By Nick O'Toole
Here is an inside tip, if you want to REALLY get to know software then get to know the people who are really using it. I've been working for film composer Richard Gibbs for over two years now. It was through him that I hooked up with Jonathan Davis from Korn. Richard and J.D. scored and wrote the soundtrack for the film Queen of the Damned; nobody was surprised when the soundtrack went gold. Ever since Richard and Jonathan have been going strong--they built semi-identical writing rigs so they could collaborate even when Korn is touring. And, of course, TASCAM's Gigastudio is at the heart of each of them. Between them Richard and J.D. own eight Gigastudio machines!
So what is so interesting about the way they're using Gigastudio? Well, I'm about to tell you. This is where the film scoring world and the rock world have come together to form a more perfect union. Most of us know how Gigastudio works from a purely technical point of view. The only problem is that many truly creative people, like Richard and J.D., can't be bothered by that side of their brain while they're creating music. That's where I come in; I try to make the process painless. I create templates for them so that all of the tools are laid out before them when they feel inspired. The thing that gets me is how they both respectively and collectively approach the process, taking samples that already exist and mangling them in the most twisted ways to serve their music.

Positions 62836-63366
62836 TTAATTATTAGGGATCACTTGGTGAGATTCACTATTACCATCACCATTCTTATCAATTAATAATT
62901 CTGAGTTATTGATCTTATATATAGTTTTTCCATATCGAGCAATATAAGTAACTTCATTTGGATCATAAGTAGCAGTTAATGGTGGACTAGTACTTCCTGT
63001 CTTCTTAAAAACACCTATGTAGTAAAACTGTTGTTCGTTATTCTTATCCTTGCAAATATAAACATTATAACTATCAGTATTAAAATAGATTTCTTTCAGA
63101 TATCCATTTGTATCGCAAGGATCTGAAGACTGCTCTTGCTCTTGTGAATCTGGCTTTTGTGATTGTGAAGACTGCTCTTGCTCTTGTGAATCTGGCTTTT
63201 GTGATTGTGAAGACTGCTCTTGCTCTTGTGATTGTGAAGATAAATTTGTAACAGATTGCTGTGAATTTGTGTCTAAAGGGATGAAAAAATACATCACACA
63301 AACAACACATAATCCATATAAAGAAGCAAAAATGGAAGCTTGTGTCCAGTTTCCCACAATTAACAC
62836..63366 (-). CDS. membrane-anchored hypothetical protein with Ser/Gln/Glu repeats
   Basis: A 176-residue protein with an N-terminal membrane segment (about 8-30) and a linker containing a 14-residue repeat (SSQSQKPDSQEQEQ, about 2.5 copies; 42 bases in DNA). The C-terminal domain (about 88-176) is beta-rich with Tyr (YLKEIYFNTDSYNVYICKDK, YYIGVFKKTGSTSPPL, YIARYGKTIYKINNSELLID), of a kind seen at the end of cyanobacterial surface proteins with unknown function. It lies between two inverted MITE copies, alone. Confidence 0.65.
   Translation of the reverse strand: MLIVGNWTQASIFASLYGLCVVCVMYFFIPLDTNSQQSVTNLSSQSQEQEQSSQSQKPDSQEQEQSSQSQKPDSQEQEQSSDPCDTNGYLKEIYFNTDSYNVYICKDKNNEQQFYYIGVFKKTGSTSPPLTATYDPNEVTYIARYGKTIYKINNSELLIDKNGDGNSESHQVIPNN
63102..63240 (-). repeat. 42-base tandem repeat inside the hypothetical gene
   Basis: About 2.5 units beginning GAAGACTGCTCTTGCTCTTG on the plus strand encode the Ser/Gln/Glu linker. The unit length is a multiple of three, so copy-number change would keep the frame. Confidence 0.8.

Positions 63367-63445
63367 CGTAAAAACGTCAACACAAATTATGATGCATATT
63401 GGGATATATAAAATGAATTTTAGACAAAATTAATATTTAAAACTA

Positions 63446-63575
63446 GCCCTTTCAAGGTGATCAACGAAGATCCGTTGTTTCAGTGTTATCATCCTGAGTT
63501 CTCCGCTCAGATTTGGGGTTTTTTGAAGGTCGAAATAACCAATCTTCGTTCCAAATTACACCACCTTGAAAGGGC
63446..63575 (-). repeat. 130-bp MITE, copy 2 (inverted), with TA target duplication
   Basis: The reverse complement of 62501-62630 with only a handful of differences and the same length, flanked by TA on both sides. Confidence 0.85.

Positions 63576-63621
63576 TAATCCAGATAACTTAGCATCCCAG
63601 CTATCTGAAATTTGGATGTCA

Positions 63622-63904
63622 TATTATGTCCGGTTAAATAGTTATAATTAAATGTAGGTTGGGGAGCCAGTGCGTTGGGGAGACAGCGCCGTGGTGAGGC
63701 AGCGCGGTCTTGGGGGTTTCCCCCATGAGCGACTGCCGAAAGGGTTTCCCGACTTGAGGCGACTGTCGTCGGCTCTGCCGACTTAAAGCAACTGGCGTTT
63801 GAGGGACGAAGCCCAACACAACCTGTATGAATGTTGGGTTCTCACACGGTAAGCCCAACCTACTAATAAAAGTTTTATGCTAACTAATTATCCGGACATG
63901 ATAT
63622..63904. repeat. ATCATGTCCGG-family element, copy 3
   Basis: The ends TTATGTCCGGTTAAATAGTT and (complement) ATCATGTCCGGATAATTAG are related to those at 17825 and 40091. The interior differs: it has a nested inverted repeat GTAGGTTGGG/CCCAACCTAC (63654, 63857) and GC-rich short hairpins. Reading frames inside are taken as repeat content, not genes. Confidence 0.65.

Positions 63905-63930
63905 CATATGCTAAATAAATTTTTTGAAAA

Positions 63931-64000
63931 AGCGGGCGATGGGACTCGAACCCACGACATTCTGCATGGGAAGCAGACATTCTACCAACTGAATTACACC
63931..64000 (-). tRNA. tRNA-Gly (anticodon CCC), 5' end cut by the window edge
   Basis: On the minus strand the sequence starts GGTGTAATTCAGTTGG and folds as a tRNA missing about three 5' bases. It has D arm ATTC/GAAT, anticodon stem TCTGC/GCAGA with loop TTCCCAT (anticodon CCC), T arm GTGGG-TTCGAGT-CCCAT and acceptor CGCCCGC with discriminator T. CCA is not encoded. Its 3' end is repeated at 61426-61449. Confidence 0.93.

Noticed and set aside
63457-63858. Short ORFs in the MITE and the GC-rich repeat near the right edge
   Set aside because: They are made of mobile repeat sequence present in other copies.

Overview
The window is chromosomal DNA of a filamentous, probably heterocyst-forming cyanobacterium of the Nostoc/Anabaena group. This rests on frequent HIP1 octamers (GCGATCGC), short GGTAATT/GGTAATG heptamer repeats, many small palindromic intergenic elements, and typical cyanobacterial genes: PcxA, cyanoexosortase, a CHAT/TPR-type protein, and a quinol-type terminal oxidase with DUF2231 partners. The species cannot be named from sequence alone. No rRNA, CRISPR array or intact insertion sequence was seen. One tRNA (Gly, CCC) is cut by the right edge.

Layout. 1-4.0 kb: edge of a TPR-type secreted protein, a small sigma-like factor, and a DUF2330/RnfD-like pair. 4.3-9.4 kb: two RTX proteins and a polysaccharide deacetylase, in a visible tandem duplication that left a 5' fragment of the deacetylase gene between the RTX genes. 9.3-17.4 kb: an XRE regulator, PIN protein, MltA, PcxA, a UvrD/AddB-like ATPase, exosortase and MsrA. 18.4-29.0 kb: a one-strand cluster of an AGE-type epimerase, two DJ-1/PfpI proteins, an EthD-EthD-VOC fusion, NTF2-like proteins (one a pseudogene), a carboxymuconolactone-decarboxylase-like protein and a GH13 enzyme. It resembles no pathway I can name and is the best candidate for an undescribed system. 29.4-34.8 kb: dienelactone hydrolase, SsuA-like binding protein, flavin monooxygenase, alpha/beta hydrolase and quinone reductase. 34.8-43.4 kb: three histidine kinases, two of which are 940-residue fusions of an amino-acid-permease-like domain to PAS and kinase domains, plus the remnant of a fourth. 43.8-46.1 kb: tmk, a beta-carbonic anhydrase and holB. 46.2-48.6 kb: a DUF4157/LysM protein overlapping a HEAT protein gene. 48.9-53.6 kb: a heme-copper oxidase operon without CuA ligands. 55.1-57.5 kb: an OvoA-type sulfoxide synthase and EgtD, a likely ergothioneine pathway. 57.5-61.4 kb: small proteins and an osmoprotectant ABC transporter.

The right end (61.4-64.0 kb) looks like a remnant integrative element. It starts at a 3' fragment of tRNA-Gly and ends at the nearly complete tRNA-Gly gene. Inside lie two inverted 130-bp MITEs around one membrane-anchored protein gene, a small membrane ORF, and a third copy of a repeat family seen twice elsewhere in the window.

Some use Gigastudio on its most intuitive level. They load samples someone else has perfected and trigger them. Add maybe a little convolution reverb and then the sounds are on their way to the sequencer. That's the beauty of Gigastudio: you can leave it at that and you have made magic. But Richard & J.D. wanted to customize each sound and would hit any button to make it happen. Fine. Open up the Giga Editor and tweak away. Who cares if it's "technically" right, just mess it all up and see how it sounds. Layer things that should not be layered. That's the power and flexibility Gigastudio offers--and they take full advantage of it. We have a whole library of unique samples that Richard & J.D. created that blew my mind when I heard them. And I know that only these two could have created them.
Richard has done over fifty feature films now and works from his astonishing home studio in Malibu. I have been privileged enough to be involved in some of his scores and I can tell you first hand that mocking up orchestras in Gigastudio is how he sells the score to the directors and studios. It's essential. When Richard & J.D. hooked up, that power was transferred into the hands of another kind of master. J.D. has a laptop running Gigastudio with him on the road at all times, and when he's home he has three ridiculously powerful PCs (built by Lennie Moore) running Gigastudio in Korn's personal recording studio in Hollywood. The cool part is that we can remotely control either studio from either location. Now that's collaborative power!